Hacking Xmas
Days 4+5

jakec / dec 2020

Were you at the beach on an old laptop tethered to a phone on Day 4? Bereft at the absence of your 43” 4K monitor (*slaps screen* this bad boy can fit so many terminal windows in it) you might not have taken any screenshots of your progress either. But that’s okay, because we’re gonna whip through it anyway. Day 4 is another brute-forcing challenge, specifically “fuzzing” — a type of brute-forcing where the objective isn’t just to guess the right thing, but maybe cause an error that we can turn into something. If brute-forcing in general is like running at a brick wall until you break through it, fuzzing is also slapping it around and calling it names. Today’s software, Gobuster and wfuzz, work very similarly to the brute-forcing we did with Burp Suite: we set up an attack by giving the software a target and then specify some parameters that we want it to try a million different words on.

Maybe you should watch the video and see if you can get it on your own.

Day 5, on the other hand, gave a lot of people trouble. One of them was me. Let’s talk about SQL Injection.

SQLitis

To make a website, you need a few things: a machine (physical or virtual) to hold all the files that make up the website (images, text, videos etc); software to handle serving the pages (you can think of this like a waiter if you want, handling the relationship between you/your browser and what’s happening in the back-end by bringing you the piping hot #content you’ve ordered); a database (something that organises all the website data and tells the server how it’s related, e.g. that your password is related to your username, and not someone else’s) and a language to tell the database how to organise that data.

The most popular language for working with databases is called SQL, the Structured Query Language. You use it every day without knowing. When you register an account on a website, for example, you tell a form that you want your username to be “cavillStan520” and your password to be “tossACo1n2urWitcher”. To store this information, the form then assigns “cavillStan520” to a variable like “$user” and “tossACo1n2urWitcher” to a variable like “$password” and inserts it into a SQL statement which is sent to the database that looks something like:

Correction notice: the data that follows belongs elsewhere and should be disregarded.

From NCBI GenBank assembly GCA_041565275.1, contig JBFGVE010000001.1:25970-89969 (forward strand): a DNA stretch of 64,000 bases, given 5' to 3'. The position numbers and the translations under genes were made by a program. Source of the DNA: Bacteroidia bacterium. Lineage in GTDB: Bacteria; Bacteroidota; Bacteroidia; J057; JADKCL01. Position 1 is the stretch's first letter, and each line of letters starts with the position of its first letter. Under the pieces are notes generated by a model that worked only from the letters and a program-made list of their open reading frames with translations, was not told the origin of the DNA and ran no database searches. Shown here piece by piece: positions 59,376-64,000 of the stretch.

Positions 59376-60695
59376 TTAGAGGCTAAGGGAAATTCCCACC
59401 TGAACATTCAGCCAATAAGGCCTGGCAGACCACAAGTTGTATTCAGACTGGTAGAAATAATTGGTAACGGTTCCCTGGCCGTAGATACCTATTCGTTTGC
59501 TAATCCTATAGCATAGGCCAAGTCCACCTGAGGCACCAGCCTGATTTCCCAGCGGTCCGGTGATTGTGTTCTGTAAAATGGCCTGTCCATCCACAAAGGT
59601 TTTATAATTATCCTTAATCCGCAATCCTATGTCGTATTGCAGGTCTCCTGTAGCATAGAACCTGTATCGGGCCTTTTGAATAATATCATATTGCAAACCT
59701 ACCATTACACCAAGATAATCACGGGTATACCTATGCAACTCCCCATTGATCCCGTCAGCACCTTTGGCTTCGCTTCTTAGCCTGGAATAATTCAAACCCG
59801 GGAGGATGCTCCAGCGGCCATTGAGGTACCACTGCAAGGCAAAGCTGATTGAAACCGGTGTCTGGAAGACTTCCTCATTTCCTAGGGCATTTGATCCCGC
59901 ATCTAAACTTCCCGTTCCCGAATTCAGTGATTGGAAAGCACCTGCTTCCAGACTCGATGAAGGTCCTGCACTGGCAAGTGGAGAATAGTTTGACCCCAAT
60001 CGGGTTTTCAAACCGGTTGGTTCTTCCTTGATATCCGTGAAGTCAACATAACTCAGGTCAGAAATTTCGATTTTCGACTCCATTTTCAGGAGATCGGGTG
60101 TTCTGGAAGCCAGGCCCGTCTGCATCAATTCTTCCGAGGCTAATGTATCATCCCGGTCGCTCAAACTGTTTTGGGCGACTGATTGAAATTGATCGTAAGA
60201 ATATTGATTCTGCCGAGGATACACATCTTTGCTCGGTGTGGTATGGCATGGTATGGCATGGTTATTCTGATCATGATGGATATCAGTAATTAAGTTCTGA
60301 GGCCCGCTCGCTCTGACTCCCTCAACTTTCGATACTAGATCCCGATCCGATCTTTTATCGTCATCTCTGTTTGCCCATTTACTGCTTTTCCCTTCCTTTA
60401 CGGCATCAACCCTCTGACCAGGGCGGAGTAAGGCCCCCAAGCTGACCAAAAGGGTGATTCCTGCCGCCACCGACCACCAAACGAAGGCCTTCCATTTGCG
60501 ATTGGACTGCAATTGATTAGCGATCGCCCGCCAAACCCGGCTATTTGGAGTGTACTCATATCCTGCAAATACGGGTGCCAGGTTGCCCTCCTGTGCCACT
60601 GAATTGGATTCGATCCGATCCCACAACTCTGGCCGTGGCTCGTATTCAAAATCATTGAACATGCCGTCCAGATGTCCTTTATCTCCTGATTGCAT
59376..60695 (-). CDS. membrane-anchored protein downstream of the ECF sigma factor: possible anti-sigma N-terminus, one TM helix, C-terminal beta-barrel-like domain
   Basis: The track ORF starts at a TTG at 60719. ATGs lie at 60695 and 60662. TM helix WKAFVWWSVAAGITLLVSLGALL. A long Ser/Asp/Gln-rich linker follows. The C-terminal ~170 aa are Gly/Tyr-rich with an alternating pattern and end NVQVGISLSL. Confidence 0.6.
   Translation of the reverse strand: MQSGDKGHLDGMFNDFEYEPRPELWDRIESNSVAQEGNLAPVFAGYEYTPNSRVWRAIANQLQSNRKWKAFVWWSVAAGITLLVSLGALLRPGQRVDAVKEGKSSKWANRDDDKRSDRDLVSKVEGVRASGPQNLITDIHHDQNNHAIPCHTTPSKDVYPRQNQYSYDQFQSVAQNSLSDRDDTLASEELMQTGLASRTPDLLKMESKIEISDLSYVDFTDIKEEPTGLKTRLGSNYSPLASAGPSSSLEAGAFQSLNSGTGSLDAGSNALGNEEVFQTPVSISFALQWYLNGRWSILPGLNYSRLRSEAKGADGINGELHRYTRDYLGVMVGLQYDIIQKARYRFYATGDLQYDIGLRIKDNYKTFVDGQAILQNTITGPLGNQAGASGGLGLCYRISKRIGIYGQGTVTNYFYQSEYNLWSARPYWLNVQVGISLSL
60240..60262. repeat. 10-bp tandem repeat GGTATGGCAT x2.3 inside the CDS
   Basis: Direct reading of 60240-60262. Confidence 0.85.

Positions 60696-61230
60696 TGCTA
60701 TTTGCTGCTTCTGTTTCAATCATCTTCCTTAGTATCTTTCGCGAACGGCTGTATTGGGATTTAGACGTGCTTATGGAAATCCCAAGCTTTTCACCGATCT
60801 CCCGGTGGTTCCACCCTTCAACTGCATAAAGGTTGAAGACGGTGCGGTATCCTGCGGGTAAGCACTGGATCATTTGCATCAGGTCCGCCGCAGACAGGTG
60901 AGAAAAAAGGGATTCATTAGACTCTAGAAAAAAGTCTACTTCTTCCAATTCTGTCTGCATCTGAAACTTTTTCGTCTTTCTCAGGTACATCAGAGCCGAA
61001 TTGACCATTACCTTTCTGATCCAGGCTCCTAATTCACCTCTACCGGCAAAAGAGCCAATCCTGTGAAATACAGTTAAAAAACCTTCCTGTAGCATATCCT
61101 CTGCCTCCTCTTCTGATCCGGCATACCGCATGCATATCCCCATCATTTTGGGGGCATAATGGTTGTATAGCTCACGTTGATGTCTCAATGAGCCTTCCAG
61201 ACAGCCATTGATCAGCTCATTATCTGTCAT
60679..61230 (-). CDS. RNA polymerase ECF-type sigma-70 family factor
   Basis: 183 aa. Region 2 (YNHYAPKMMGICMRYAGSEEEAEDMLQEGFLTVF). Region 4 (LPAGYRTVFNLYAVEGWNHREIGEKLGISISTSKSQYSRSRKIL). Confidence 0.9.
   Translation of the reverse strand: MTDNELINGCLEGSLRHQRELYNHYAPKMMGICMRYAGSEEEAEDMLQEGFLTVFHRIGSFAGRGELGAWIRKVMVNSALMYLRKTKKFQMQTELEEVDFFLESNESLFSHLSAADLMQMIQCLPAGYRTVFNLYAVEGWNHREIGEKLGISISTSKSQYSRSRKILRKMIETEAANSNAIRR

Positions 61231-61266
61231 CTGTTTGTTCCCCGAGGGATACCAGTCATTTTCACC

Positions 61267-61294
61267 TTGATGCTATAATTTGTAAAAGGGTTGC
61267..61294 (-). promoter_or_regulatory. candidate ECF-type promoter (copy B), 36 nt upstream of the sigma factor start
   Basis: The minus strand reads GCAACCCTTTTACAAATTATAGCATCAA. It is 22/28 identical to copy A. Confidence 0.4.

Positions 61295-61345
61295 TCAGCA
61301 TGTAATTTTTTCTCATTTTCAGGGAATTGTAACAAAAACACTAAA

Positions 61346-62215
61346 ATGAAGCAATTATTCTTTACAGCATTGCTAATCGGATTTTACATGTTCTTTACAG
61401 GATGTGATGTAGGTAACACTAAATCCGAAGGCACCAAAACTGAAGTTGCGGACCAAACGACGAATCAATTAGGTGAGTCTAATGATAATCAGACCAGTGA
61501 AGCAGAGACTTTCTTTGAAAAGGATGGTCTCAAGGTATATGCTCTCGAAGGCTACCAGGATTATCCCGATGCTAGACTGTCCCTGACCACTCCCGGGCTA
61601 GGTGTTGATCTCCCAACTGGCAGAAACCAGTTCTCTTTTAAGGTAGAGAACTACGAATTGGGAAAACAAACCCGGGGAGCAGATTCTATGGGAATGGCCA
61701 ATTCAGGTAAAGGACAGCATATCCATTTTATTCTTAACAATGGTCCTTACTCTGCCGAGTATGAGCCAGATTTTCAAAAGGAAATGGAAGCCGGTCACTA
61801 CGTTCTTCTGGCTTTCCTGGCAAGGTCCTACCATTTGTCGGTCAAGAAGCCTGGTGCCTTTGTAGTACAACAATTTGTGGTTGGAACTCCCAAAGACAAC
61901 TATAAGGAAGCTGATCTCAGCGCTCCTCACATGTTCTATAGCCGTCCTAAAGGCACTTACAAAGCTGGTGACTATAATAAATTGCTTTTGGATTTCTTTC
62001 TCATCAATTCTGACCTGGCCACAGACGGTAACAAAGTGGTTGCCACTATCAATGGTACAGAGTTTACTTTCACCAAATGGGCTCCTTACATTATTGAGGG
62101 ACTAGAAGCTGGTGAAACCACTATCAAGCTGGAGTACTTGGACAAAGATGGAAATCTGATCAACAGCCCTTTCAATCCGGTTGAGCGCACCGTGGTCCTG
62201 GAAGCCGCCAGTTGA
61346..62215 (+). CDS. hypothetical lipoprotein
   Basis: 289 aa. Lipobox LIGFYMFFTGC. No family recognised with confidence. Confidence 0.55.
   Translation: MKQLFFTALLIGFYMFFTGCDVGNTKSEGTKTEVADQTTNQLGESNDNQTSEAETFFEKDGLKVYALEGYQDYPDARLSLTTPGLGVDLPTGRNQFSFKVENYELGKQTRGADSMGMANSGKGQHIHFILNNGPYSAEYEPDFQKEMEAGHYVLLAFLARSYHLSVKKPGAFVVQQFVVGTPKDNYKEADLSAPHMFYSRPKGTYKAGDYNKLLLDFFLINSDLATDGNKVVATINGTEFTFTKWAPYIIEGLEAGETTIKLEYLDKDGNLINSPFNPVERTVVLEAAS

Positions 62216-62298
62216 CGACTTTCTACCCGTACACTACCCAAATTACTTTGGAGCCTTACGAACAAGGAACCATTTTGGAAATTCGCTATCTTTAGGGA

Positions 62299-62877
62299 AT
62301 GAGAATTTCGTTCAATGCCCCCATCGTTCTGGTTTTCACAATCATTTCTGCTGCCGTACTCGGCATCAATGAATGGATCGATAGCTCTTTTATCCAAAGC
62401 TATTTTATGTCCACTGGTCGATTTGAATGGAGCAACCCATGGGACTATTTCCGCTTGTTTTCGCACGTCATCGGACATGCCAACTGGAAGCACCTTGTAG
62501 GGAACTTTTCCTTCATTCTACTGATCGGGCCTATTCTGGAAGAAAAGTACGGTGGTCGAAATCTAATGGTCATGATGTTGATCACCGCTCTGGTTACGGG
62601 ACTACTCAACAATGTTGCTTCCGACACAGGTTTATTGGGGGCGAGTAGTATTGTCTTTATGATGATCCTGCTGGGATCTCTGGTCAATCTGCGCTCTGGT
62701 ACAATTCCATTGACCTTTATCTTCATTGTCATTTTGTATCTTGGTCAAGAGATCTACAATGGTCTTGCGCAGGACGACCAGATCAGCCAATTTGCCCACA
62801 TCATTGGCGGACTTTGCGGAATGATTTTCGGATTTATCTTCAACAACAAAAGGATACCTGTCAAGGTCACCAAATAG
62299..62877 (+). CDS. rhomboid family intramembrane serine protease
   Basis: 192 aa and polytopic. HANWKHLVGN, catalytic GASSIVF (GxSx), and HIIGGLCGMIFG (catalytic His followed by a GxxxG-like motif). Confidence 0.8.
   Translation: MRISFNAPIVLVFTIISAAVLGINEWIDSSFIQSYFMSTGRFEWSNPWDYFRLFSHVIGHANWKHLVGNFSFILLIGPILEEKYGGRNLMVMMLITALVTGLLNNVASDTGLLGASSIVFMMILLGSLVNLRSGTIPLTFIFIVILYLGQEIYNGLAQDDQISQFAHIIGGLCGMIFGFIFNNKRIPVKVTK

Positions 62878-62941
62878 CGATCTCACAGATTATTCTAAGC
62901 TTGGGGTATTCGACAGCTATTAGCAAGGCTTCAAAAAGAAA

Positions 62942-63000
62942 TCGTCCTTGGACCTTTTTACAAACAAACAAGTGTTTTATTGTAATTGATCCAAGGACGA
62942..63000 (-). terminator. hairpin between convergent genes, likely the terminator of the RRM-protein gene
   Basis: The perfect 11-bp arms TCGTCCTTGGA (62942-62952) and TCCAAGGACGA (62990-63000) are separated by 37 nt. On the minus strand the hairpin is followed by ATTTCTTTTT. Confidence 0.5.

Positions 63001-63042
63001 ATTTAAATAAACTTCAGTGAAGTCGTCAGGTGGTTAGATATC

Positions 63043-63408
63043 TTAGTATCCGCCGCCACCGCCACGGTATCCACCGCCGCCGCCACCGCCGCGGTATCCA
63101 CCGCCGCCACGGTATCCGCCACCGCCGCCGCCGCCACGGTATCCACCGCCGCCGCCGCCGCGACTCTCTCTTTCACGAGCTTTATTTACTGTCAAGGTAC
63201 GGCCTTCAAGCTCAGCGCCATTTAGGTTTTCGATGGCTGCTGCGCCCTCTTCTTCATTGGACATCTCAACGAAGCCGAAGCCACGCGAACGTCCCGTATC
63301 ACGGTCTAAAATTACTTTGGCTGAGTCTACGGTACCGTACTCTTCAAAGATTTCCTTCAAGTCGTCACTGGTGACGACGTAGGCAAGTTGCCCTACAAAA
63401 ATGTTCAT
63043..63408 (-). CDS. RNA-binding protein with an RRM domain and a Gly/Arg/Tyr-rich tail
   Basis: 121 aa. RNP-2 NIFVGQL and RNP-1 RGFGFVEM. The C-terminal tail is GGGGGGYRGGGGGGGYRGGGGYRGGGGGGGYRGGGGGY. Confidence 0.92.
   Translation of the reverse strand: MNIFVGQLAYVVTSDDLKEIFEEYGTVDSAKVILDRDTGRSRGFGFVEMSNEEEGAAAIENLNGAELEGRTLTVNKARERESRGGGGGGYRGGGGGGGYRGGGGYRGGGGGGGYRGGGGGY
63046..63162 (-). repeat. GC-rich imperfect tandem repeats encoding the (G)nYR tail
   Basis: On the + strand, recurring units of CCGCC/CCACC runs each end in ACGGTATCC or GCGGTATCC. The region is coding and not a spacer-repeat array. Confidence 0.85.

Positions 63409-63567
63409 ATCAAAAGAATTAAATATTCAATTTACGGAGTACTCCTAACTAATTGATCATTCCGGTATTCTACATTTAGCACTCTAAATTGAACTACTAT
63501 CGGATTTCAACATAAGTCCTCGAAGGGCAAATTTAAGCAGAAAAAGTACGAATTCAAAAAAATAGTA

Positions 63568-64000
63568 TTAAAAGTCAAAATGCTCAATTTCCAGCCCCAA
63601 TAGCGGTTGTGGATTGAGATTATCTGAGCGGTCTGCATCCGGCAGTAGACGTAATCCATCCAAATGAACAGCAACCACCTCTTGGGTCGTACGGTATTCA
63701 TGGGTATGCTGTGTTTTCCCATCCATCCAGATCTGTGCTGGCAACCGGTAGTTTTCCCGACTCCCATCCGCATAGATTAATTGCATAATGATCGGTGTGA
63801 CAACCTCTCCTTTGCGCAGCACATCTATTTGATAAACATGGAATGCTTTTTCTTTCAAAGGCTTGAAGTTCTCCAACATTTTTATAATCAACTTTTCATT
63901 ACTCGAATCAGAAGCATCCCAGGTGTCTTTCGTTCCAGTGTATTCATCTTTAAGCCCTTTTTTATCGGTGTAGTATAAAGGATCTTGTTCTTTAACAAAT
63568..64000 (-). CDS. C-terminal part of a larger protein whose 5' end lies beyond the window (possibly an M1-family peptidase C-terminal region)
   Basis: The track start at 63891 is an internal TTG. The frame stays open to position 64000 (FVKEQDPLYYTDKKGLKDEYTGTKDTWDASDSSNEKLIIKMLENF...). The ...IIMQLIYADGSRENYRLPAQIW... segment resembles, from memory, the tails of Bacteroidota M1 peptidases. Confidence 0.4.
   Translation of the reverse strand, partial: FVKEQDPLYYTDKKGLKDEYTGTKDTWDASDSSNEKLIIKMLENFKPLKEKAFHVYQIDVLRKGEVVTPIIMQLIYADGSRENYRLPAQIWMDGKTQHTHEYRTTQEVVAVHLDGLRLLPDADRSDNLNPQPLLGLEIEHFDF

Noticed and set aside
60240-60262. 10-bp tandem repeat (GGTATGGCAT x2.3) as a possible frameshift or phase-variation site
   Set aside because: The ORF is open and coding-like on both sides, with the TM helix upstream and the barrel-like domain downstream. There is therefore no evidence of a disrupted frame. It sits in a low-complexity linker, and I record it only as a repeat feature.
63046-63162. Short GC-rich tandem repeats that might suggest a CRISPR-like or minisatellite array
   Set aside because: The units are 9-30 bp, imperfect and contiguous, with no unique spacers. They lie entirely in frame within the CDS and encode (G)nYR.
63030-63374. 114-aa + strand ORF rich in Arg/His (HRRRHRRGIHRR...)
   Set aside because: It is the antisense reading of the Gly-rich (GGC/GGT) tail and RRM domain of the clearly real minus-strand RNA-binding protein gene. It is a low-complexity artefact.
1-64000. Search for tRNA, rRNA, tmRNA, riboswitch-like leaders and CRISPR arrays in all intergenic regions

INSERT INTO users (username, password) VALUES ($user, $password);

(You’ll typically also get a unique ID that automatically increments, e.g. if you’re the fifth person to sign up, your ID might be 5.)

Now, the website’s database will look like this:

Table name: users
id username password
5 cavillStan520 tossACo1n2urWitcher

When you want to retrieve data, you’d write something like this:

SELECT * FROM users WHERE username = “cavillStan520”;

And that’d retrieve the whole row of information about your user for you to work with.

If you made your website right, a user will never have to know what the SQL that talks to your database looks like. It should all be set up by the developers in such a way that you type some information into a pretty form and get straight to whatever you wanted to do on the site. But as we’ve talked about, it’s very easy to get it wrong — the web wasn’t set up to do things securely, only to do things. So sometimes, when you see a web form, you can actually manipulate what the SQL is doing. This is called SQL Injection.

I’ll paraphrase Swafox’s explanation on THM because I think it’s pretty succinct.